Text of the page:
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World’s fish consumption unsustainable, UN warns

Illegal, unreported and unregulated fishing one of main culprits – local NGO

As catches from the open sea continue to dwindle, more countries are turning to fish farming or aquaculture. Photo: Shutterstock.com

As catches from the open sea continue to dwindle, more countries are turning to fish farming or aquaculture. Photo: Shutterstock.com

A third of the world’s oceans are overfished and fish consumption is at an all-time high, raising fears over the sustainability of a key source of protein for millions around the world, the UN warned in a report yesterday.

Overfishing is particularly bad in parts of the developing world where many people already struggle to get enough nutritious food to eat, the UN Food and Agriculture Organisation (FAO) report said.

“There’s too much pressure on marine resources and we need significantly more commitments from governments to improve the state of their fisheries,” said Manuel Barange, director of the FAO fisheries and aquaculture department.

Similar concerns were expressed by a spokesman for local  NGO fish4tomorrow.

“We believe that a concerted global effort is required to combat overfishing and the alarming decline of the world’s fish stocks. There needs to be more focus on sustainable fishing practices as opposed to the continued subsidisation of larger, unsustainable fisheries,” the spokesman said.

 “Illegal, unreported and unregulated fishing is one of the main contributors towards the degradation of the world’s seas and oceans and needs to be tackled immediately.”

There needs to be more focus on sustainable fishing practices as opposed to the continued subsidisation of larger, unsustainable fisheries

He added that adequate policy and regulation, based on sound scientific data, needs to be in place to protect overfished and/or endangered species like swordfish in the Mediterranean.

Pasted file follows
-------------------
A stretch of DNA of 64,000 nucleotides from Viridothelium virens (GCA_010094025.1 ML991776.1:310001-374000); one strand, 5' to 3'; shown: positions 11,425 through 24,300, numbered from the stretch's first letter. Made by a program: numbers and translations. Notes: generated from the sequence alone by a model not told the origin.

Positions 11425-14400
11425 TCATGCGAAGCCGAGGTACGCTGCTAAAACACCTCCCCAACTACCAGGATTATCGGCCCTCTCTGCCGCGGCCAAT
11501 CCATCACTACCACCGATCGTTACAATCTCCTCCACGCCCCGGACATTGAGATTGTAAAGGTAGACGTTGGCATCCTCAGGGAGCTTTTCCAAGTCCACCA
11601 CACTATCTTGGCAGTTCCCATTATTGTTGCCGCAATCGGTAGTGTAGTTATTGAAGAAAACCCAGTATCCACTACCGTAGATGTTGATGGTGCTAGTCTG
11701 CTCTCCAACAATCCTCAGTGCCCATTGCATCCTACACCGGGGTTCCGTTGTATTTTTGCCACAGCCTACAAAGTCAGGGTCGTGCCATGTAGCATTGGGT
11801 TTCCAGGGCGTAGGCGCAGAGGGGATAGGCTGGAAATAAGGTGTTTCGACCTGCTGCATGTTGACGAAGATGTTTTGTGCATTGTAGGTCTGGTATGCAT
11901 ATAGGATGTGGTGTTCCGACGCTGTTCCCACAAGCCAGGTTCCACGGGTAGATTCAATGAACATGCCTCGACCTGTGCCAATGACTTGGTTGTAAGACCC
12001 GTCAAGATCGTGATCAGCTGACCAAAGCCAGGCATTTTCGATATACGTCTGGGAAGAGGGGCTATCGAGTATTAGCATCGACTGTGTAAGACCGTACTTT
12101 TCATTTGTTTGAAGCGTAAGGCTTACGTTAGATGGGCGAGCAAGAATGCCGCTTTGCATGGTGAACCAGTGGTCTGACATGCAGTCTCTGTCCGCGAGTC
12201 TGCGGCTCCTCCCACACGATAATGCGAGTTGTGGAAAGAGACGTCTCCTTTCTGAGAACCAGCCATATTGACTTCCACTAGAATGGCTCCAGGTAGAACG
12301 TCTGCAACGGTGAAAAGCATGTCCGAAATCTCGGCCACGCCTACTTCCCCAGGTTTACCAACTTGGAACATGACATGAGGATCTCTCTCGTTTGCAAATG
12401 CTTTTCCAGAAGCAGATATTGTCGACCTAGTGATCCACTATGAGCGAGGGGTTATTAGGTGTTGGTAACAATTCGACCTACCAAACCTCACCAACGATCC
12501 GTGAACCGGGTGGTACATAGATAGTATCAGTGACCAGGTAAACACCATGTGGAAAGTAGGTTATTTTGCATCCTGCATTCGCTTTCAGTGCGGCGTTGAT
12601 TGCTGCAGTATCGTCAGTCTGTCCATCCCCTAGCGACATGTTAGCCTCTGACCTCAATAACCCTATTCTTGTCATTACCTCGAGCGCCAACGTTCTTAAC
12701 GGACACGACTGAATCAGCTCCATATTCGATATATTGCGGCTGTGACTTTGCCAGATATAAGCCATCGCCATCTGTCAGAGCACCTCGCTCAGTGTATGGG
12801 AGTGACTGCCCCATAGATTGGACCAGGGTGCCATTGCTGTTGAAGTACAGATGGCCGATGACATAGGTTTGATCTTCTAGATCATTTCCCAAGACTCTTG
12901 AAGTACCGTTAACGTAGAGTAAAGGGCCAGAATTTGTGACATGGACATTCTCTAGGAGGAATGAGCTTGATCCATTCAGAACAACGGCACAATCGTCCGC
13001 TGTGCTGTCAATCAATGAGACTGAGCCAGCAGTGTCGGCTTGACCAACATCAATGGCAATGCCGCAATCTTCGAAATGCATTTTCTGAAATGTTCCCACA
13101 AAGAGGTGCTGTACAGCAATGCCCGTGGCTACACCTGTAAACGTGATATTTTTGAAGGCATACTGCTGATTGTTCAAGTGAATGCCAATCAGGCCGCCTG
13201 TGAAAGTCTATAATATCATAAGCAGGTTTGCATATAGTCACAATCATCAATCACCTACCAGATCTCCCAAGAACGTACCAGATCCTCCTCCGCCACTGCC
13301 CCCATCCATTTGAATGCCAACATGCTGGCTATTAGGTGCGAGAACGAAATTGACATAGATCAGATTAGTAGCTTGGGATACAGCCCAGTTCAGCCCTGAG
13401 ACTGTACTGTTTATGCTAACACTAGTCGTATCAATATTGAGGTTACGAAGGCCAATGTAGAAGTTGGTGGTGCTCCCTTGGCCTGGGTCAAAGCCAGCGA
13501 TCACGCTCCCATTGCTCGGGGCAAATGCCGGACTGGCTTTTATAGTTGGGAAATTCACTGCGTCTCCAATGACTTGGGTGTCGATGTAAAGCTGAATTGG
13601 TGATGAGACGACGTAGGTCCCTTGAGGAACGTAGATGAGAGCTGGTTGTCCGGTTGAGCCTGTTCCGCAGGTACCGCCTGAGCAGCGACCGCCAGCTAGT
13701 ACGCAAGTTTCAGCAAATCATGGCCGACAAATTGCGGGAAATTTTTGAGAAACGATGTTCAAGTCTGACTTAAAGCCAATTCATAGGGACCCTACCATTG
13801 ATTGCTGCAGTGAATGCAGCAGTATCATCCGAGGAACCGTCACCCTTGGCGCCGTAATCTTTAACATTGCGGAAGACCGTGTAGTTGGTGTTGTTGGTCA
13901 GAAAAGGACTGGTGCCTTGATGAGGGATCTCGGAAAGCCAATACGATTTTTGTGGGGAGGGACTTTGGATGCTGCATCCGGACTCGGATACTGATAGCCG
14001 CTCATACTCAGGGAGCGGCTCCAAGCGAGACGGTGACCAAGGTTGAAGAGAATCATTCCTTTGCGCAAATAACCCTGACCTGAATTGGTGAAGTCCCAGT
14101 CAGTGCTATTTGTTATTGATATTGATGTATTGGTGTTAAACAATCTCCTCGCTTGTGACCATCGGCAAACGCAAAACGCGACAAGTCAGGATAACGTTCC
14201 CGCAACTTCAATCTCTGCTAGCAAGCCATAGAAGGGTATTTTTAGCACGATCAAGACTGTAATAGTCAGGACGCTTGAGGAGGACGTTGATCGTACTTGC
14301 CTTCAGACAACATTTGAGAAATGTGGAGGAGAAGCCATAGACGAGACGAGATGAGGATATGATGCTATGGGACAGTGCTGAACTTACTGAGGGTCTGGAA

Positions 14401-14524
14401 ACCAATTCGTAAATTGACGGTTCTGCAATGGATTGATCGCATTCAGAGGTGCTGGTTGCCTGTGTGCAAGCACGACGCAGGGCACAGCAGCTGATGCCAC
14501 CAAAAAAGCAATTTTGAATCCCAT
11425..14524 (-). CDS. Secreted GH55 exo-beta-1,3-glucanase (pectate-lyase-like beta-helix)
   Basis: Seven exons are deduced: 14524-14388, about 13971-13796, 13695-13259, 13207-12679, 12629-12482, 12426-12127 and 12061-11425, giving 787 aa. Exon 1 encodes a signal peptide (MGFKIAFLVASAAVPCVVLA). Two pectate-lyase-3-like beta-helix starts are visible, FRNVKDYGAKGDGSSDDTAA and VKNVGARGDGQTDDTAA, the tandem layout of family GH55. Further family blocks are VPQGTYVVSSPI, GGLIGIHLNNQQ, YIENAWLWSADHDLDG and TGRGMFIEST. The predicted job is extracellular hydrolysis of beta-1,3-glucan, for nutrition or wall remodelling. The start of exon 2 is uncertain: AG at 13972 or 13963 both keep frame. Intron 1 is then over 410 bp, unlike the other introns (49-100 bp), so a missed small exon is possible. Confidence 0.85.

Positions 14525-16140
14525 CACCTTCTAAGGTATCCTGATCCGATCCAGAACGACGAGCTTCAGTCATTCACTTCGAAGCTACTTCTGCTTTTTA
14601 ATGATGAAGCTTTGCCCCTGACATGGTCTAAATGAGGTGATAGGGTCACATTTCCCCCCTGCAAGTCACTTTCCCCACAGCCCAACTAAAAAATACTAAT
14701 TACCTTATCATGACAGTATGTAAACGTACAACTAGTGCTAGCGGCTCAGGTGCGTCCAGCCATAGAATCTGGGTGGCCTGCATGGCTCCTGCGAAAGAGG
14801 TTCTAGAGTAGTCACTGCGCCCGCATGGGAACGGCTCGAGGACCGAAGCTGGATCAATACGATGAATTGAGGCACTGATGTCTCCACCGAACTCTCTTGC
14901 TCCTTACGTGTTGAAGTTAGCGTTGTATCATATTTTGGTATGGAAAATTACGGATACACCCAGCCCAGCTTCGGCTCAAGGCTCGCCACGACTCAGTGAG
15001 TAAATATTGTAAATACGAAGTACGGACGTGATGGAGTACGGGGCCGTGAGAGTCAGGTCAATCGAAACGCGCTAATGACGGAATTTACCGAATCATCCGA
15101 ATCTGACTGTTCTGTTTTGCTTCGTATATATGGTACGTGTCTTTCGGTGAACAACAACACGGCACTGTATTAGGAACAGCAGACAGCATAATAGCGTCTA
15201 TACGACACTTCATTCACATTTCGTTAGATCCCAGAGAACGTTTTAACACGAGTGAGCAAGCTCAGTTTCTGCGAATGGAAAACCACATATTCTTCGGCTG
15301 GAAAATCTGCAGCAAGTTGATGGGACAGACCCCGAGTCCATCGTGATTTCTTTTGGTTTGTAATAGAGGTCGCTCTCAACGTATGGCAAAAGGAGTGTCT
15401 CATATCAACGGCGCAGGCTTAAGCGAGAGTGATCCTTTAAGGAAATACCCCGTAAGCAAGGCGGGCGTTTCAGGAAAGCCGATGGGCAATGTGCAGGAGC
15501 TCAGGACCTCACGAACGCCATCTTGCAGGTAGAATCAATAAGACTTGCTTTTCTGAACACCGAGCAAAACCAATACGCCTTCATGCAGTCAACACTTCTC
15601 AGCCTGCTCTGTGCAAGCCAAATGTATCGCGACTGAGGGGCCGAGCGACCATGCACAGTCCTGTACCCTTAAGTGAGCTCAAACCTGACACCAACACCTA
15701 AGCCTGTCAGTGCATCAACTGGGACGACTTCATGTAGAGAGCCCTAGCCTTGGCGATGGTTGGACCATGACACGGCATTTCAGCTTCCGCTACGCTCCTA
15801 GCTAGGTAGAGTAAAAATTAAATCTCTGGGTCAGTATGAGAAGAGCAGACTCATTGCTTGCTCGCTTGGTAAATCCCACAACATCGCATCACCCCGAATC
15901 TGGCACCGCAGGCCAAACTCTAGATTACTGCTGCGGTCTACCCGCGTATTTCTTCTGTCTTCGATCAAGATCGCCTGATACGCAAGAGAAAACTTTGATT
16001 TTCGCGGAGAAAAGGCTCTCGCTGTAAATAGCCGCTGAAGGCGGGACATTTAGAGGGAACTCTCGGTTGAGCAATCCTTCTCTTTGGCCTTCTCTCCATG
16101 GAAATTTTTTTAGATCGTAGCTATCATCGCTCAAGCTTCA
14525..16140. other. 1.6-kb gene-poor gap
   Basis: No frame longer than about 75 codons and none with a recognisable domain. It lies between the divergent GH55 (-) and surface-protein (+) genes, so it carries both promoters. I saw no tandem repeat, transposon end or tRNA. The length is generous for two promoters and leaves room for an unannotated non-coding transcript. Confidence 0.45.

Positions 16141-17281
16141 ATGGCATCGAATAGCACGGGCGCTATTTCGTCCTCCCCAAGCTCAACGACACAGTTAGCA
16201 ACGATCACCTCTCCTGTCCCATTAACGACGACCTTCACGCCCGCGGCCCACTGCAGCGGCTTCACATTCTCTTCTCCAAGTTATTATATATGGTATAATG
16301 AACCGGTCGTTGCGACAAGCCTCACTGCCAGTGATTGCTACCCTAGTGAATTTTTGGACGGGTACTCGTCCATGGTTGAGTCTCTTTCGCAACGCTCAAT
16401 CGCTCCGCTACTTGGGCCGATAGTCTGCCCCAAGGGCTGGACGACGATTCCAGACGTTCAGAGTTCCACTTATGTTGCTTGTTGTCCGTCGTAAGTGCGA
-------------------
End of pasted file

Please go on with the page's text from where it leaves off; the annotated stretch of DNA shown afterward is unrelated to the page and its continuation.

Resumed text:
The UN report says that fish farming or aquaculture – the fastest growing agricultural sector for the past 40 years – has been largely responsible for making more fish available.

As catches from the open sea continue to dwindle, more countries are turning to fish farming or aquaculture.

Critics say these can damage the environment and put disease and invasive species into the wild, but Barange said the solution was to have “proper regulation, legislation and monitoring and control”.

Locally, a strategy was launched in 2014 to outline national objectives on fish farming and define priorities and regulatory requirements. Among others, the Aquaculture Strategy for the Maltese Islands focuses on sustainability through improved environmental management by strengthening the existing monitoring and enforcement regime for permits and licences and improving the regulation of relevant farm operations, including the disposal of tuna offal.

In February, an application was filed to double the local tuna fish farms from 12 to 24, and an environmental impact assessment is under way.

Globally, the percentage of stocks fished at unsustainable levels increased to 33.1 in 2015, from 31.4 in 2013 and 10 in 1974.

Fish consumption reached an all-time high of 20.2kg per person from 9kg in 1961, said the UN report, and further rises are expected as health-conscious consumers turn to fish.

Currently, 3.2 billion people rely on fish for almost 20 per cent of their animal protein intake.

Shakuntala Thilsted, research programme leader at international non-profit WorldFish, said reducing losses and waste would go a long way towards making fisheries sustainable, with an estimated 35 per cent of catches thrown away.

“Fish heads, fish bones are [the] parts that are most nutritious. Why aren’t we using innovative solutions to turn this into nutritious, palatable food?” she said.

The fish4tomorrow spokesman commented: “Consumers need to be encouraged towards making more environmentally-conscious seafood choices but also to shift towards a more vegetable-based diet. Reducing the amount of animal protein we consume is not only healthier but is also much better for the environment given the pressure on fish stocks and the high carbon footprint the meat industry currently has.”

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